Apologies for the delay in posting this. Life got in the way, but if I blog on weekends I should be able to finish the alphabet before the end of the month.
There’s a reason a lot of geeky girls, and guys, knit. Well, mostly because knitting is awesome and a great stress reliever, but also it’s very easy to geek out with your knitting. From things as simple as a Dr Who inspired lace shawl, to orange and yellow striped ear flap hats that have no relation to cancelled TV shows we swear, or even the emission spectrum of your favourite atom, there’s geeky knitting for all tastes.
Possibly the geekiest knits are those inspired directly from maths. There are two ways that knitting is really good for playing with maths.
1. Knitting is all about patterns. Essentially knitting is a grid, so just apply some simple rules and you can get all kinds of fun visual patterns. How about some chaotic two colour knitting? Or maybe something more along the lines of sierpinski triangles? Is that a cable in your sweater, or are they braided topological qubits?
2. Now this is where things get interesting. You can already draw patterns on paper, but what if knitting and crochet could do something that paper couldn’t? See, this is one thing that knitting and crochet have over paper or fabric, in knitting and crochet you’re making the surface as you go, so you get to set the rules.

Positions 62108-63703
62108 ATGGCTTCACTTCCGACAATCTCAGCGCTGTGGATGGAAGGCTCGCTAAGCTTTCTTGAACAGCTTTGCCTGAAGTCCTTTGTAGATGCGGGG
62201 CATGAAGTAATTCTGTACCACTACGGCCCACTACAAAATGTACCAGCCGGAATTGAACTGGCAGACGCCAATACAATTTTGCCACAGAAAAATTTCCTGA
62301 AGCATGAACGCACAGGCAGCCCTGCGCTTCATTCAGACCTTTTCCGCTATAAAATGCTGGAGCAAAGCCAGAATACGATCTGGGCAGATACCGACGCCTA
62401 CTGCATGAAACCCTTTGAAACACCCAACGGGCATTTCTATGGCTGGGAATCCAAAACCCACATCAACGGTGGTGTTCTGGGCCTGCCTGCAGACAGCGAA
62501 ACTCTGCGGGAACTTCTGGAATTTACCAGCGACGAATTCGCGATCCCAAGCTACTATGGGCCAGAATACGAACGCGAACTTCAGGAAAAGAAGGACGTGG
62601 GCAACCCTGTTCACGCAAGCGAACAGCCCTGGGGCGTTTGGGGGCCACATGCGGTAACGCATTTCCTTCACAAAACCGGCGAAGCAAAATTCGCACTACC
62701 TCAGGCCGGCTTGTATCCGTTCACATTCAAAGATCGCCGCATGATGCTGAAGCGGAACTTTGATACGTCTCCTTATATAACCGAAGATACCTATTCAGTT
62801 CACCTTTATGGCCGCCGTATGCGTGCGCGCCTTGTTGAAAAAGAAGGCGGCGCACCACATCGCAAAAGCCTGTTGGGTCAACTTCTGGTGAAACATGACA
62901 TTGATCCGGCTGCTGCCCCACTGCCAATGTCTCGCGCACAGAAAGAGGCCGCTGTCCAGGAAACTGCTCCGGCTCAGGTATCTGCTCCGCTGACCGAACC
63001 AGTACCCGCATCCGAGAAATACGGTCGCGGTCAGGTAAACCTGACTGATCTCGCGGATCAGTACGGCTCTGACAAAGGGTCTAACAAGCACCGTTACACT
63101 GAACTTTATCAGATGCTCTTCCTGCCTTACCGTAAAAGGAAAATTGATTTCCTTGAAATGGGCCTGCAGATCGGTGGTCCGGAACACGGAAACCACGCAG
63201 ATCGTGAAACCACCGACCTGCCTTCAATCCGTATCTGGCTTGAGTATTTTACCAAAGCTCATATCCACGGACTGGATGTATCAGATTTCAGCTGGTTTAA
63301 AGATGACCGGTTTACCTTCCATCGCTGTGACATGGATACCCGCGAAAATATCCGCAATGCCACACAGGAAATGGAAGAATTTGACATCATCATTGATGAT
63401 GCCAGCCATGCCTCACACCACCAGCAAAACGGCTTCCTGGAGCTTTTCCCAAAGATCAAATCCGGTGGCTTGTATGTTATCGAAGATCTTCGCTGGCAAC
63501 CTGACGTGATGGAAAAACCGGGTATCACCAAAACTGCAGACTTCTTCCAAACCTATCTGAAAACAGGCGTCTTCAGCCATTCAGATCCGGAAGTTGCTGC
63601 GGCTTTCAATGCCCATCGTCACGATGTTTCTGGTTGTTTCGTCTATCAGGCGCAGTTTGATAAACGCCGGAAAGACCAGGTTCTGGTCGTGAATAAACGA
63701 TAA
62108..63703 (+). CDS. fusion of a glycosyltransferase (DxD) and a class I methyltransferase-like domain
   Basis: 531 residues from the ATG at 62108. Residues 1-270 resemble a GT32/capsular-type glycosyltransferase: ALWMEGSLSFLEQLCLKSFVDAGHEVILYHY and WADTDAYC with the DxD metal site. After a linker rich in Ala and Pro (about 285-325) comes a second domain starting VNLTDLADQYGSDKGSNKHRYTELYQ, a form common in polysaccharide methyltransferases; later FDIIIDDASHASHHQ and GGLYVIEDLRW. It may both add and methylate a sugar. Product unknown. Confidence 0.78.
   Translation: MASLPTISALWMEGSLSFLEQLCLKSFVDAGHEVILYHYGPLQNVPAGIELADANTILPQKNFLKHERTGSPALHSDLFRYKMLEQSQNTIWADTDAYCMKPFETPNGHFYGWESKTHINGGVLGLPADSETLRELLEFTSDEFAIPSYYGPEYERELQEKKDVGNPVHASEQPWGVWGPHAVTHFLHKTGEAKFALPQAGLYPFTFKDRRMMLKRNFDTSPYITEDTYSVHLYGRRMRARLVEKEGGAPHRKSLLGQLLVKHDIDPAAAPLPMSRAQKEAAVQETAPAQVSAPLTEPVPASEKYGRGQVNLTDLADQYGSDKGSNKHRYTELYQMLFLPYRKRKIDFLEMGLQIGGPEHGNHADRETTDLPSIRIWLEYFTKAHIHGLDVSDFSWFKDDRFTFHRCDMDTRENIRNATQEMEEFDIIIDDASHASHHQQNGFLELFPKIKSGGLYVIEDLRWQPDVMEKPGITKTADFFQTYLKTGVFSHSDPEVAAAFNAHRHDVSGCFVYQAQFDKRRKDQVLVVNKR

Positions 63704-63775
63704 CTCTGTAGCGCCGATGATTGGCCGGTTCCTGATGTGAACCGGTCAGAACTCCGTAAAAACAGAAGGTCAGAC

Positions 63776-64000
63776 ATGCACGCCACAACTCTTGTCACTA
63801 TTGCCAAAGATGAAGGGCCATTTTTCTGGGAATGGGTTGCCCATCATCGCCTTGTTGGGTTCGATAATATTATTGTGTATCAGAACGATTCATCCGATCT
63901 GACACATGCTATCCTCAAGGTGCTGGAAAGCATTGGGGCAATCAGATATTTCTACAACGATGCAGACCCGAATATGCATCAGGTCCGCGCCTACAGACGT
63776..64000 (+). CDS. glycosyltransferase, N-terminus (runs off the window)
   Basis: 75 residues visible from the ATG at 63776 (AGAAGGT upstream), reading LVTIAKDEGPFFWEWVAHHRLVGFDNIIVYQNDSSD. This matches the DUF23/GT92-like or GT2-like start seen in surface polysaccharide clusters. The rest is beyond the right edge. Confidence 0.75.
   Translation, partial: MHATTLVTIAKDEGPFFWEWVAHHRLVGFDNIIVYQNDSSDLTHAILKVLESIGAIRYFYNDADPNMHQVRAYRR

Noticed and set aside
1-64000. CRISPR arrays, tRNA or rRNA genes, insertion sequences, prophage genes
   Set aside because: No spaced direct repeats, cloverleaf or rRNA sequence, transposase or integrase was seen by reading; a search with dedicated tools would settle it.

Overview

It turns out crochet is perfect for making hyperbolic planes. (In fact it can be better than knitting for this. Since in knitting all the stitches are kept on the needles, increasing as much as hyperbolic planes require would have you running out of space.) Hyperbolic planes appear in many places in nature, and one project that takes advantage of this is the hyperbolic crochet coral reef.
If that’s not enough mathematica fibre crafting, check out Botanica Mathematica, based here in Edinburgh as part of the Year of the Mathematics of Planet Earth. Binary trees as far as they eye can see.
And that’s just the tip of the mathematical iceberg. You can always go looking for mobius knitting, klein bottle hats, or even fractal spinning. Or check out all the maths-tagged patterns on ravelry and try to avoid casting on, I dare you!